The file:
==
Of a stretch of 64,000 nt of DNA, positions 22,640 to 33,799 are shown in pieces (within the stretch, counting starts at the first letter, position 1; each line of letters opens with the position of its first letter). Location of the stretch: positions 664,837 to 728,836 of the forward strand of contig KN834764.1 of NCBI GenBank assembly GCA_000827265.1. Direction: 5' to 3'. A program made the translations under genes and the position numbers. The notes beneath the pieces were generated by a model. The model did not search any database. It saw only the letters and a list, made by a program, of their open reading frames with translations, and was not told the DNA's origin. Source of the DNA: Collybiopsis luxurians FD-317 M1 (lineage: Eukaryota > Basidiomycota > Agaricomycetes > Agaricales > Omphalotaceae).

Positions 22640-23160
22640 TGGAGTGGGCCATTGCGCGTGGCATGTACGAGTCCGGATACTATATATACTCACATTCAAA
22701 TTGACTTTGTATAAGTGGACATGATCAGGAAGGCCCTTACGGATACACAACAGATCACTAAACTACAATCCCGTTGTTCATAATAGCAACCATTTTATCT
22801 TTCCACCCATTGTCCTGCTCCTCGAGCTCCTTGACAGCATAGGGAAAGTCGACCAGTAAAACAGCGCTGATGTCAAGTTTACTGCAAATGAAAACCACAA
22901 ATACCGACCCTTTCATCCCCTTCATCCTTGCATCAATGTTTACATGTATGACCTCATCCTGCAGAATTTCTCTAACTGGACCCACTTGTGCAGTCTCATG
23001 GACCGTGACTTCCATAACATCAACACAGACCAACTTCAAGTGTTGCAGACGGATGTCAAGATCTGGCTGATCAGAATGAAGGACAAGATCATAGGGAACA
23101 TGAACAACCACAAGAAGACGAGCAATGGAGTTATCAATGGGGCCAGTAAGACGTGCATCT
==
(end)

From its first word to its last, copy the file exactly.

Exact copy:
Of a stretch of 64,000 nt of DNA, positions 22,640 to 33,799 are shown in pieces (within the stretch, counting starts at the first letter, position 1; each line of letters opens with the position of its first letter). Location of the stretch: positions 664,837 to 728,836 of the forward strand of contig KN834764.1 of NCBI GenBank assembly GCA_000827265.1. Direction: 5' to 3'. A program made the translations under genes and the position numbers. The notes beneath the pieces were generated by a model. The model did not search any database. It saw only the letters and a list, made by a program, of their open reading frames with translations, and was not told the DNA's origin. Source of the DNA: Collybiopsis luxurians FD-317 M1 (lineage: Eukaryota > Basidiomycota > Agaricomycetes > Agaricales > Omphalotaceae).

Positions 22640-23160
22640 TGGAGTGGGCCATTGCGCGTGGCATGTACGAGTCCGGATACTATATATACTCACATTCAAA
22701 TTGACTTTGTATAAGTGGACATGATCAGGAAGGCCCTTACGGATACACAACAGATCACTAAACTACAATCCCGTTGTTCATAATAGCAACCATTTTATCT
22801 TTCCACCCATTGTCCTGCTCCTCGAGCTCCTTGACAGCATAGGGAAAGTCGACCAGTAAAACAGCGCTGATGTCAAGTTTACTGCAAATGAAAACCACAA
22901 ATACCGACCCTTTCATCCCCTTCATCCTTGCATCAATGTTTACATGTATGACCTCATCCTGCAGAATTTCTCTAACTGGACCCACTTGTGCAGTCTCATG
23001 GACCGTGACTTCCATAACATCAACACAGACCAACTTCAAGTGTTGCAGACGGATGTCAAGATCTGGCTGATCAGAATGAAGGACAAGATCATAGGGAACA
23101 TGAACAACCACAAGAAGACGAGCAATGGAGTTATCAATGGGGCCAGTAAGACGTGCATCT